The Health Department of the Federal District (SES/DF) reported this Monday (8/8) that the federal capital has 93 confirmed cases of monkeypox, also known as monkeypox. Of this total, 88 are male and 4 are female.
The current number has 56 more cases than the one registered a week ago. Laboratory tests ruled out another 101 cases that were under investigation.
Regarding the age group of confirmed cases, the folder clarifies that all are over 18 years old, with the majority in the age group of 30 to 39 years.
There are still another 78 cases that are under investigation. The Plano Piloto is the region with the highest number of patients, totaling 15. Then there are Águas Claras with nine and Ceilândia with seven.
Since the first case of monkeypox (monkeypox) was reported in the UK three months ago, more than 27,000 people have been diagnosed with the disease worldwide. With the increase in cases, doubts also grew – on social networks, false and inaccurate information has already begun to circulate. Public health experts believe that misinformation and stigma around the disease hinder coping.
“Stigmatization gets in the way of everything because it goes against people’s lives. These patients need to be welcomed, protected and have access to treatment”, says infectious disease specialist José David Urbaez Brito, president of the Federal District Infectious Diseases Society.
In order to clarify these doubts, the metropolises explains four myths on the subject:
Myth 1: “Only gay and bisexual men are at risk of catching the disease”
Anyone who lives in or has close contact with a patient with sores or blisters caused by the virus is at risk of becoming infected. This includes relatives, romantic and sexual partners, and healthcare professionals, regardless of gender or sexual orientation.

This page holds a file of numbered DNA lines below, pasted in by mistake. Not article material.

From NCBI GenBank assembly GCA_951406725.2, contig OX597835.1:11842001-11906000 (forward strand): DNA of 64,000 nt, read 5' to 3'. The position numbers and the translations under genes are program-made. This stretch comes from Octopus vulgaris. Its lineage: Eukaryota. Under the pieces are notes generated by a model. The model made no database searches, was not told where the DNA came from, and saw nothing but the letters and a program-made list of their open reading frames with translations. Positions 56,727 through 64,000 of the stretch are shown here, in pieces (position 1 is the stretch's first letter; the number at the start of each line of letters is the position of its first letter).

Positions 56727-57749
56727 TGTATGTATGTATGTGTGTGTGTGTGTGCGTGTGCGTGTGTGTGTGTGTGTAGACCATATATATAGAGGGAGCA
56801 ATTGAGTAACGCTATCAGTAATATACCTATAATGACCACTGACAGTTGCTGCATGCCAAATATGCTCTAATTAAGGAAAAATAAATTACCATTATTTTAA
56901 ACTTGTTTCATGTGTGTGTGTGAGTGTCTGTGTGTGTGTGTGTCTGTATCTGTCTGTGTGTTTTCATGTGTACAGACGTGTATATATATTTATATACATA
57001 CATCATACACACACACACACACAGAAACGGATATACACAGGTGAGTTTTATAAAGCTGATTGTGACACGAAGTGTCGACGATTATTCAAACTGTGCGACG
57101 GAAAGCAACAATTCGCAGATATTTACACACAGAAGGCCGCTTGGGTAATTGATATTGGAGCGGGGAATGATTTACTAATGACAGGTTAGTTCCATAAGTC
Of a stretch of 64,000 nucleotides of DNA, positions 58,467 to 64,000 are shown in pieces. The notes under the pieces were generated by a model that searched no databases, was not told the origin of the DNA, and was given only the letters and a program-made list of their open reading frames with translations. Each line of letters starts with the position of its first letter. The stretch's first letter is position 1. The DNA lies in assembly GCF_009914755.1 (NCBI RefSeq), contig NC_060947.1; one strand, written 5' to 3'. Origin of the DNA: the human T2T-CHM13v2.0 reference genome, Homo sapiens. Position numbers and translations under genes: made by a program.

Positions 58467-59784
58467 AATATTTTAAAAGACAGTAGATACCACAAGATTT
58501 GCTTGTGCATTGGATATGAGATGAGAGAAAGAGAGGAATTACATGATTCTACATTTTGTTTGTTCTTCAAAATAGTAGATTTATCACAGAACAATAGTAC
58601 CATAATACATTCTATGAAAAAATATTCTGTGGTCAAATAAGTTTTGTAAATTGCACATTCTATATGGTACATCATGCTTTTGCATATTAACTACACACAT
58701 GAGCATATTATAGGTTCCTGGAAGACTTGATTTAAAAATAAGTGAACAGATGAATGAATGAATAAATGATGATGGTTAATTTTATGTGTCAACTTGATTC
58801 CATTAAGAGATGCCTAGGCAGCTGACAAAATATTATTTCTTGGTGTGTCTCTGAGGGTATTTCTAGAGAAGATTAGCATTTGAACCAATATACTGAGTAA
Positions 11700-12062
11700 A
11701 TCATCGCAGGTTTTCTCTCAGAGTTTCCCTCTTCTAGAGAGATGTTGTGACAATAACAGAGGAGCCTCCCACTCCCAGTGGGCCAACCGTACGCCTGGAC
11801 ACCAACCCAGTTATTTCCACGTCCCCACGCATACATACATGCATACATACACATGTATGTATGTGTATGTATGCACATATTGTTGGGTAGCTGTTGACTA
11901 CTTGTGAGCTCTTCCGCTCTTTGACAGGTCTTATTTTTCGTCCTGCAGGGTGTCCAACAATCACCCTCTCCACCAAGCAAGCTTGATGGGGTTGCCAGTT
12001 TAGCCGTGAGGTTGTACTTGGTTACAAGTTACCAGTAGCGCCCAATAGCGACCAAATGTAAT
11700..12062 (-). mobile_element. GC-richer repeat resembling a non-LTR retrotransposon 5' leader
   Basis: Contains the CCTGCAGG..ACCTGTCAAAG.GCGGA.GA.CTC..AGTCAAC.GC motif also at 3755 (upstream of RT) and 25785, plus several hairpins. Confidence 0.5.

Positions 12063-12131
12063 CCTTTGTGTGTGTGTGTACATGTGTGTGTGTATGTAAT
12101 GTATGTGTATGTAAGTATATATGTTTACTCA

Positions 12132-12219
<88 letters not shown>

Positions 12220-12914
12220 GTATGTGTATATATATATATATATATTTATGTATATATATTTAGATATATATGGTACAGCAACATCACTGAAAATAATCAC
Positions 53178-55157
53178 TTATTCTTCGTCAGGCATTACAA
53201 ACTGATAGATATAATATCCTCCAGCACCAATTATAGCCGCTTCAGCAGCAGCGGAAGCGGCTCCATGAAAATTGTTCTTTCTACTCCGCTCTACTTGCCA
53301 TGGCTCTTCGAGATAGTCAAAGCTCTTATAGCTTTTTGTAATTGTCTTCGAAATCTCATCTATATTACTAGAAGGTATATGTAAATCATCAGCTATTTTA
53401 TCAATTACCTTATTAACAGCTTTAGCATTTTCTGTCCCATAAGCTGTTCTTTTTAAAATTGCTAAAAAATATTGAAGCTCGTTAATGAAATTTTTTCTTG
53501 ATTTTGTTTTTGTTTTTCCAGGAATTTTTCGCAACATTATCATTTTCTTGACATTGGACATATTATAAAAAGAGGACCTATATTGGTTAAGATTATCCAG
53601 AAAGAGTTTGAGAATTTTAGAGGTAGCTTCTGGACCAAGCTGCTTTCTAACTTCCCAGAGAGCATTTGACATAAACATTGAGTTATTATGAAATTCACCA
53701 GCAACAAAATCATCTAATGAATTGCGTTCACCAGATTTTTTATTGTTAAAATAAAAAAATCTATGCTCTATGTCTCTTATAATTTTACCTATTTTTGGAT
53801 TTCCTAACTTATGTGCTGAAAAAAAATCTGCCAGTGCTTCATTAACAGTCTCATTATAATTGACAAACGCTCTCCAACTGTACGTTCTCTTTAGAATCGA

The president of the Sociedade de Infectologia do Distrito Federal explains that the beginning of the transmission of the disease coincided with major events of the gay pride calendar, and the virus found in the agglomerations the perfect environment to spread.
“This group of people, for one circumstance, was at greater risk. It could have been at Carnival. Many factors made the virus find a more efficient way of transmission. This is not to say that it has anything to do with sexual orientation,” he says.
Myth 2: “The virus is not transmitted through the air, so I don’t need to do isolation”
Isolation is part of the measures to contain the outbreak. According to Urbaez, the patient should be quarantined for about 21 days (three weeks) or until all the lesions are completely healed and without scabs.
Myth 3: “The virus is transmitted like HIV”
Although the monkeypox virus has already been found in a semen sample, it remains to be seen whether transmission can occur through contact with sperm or vaginal fluids. Still, the World Health Organization (WHO) considers the disease to be a sexually transmitted infection (STI).
Contagion mainly occurs when there is close contact (which happens through kissing, hugging, oral or penetrative sexual intercourse) with fluids from the wounds and blisters of an infected patient. Other transmission routes are the sharing of objects and surfaces.
Myth 4: “Monkey smallpox has a high risk of death”
Although the disease can cause severe conditions – with intense pain caused by skin lesions, involvement of the rectal mucosa and permanent scars throughout the body – the mortality rate from monkeypox infection is below 1%.
“Fortunately, the disease has a very low lethality. In some African countries, lethality is higher due to the lack of access to diagnosis and treatment, a situation completely different from our reality”, says Urbaez.
People with compromised immune systems, newborns and young children are at risk of developing more severe symptoms when they become infected.
“In the past, between 1% to 10% of people with monkeypox died. It is important to note that mortality rates in different contexts may differ due to a number of factors, such as access to health care,” the WHO said in a statement.
According to the Our World In Data platform, around 27,000 cases and nine deaths were recorded worldwide between early May and this Thursday (4/8). In most cases, symptoms progress and disappear on their own within a few weeks.